Yesterday, civil society organizations, organizations of family members of the incarcerated, and the black movement took reports on the absurd violations of rights of imprisoned people to the UN Subcommittee on Prevention of Torture. In a country where we allow torture and brutal murders to happen in our streets in broad daylight, just imagine what happens inside prisons!
We’ll fight to the end.

Artists also reacted to the crime on social media. Singers, writers, athletes, and celebrities were dismayed by what happened. Singer Ludmilla spoke up quoting Elza Soares‘ famous song in her tweet about Kabagambe.

Moïse Kabagambe, a Congolese immigrant that came to Brazil seeking refuge and a dignified life was tied up, beaten and killed at his workplace simply for asking to be paid his late wages. Once again, the cheapest meat on the market is black meat.

Samba singer and composer Teresa Cristina questioned the authorities about what is being done to solve the case and asked “Who killed Moïse Kabagambe?”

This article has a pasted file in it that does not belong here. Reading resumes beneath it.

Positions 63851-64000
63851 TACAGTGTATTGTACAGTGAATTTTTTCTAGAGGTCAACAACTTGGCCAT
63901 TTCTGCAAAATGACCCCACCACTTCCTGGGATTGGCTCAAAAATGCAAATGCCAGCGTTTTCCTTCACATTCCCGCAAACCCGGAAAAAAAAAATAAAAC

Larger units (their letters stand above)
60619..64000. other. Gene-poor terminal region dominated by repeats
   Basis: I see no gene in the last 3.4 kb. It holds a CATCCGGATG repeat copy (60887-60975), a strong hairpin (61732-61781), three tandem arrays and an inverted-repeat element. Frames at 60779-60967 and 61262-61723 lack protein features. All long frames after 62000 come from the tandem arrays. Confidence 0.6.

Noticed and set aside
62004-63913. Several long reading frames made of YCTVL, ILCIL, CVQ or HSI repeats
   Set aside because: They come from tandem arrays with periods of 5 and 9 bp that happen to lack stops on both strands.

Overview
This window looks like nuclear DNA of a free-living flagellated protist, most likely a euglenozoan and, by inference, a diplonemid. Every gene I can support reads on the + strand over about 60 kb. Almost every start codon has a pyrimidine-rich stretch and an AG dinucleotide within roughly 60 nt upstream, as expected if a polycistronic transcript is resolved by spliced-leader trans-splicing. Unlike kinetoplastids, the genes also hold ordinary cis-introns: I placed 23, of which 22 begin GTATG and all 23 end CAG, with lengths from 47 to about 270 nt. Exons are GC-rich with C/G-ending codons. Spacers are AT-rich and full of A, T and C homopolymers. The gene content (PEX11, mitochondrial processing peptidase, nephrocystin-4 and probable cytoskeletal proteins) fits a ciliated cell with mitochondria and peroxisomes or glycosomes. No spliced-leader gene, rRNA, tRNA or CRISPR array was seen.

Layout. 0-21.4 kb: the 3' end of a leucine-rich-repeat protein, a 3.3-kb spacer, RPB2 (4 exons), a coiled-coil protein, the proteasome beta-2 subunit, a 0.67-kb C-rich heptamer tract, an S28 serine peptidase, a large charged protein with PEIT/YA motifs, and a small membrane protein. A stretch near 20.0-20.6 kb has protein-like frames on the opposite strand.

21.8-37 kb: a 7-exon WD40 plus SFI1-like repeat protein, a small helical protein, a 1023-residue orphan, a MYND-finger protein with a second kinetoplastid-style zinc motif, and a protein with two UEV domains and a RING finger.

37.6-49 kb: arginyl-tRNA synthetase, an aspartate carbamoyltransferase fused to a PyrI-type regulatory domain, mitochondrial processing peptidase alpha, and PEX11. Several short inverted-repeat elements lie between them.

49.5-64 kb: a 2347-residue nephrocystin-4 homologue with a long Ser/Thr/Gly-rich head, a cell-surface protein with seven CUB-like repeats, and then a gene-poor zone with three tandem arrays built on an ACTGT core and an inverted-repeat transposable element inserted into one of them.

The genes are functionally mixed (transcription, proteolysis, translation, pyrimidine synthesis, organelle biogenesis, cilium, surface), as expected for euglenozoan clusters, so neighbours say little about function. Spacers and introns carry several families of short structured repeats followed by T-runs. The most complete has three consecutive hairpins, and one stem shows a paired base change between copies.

Who killed Moïse Kabagambe? What is the name of this murderer? What is the government (city, state and federal) doing to solve this crime and support this family?

Caetano Veloso, one of the icons of the Tropicália musical movement of the 1960s, used his social media to grieve the murder. The singer said he cried thinking about the violence done to the young refugee and the fact that the kiosk where the crime occurred bears the names of his historic movement. 

Text on photo: Racism and xenophobia. Rio de Janeiro City Government suspends license of kiosk where Congolese Moïse Kabagambe was murdered. | Tweet: Today, I cried reading about the murder of Moïse Mujenyi Kabagambe at a Barra da Tijuca kiosk. The fact that the kiosk’s name is Tropicália deepens, in me, the pain of realizing that a refugee from violence may find violence in Brazil.

Moïse Kabagambe loved soccer and was known for being a Flamengo fan. Through social media, the sports club showed solidarity with the family and expressed sympathy.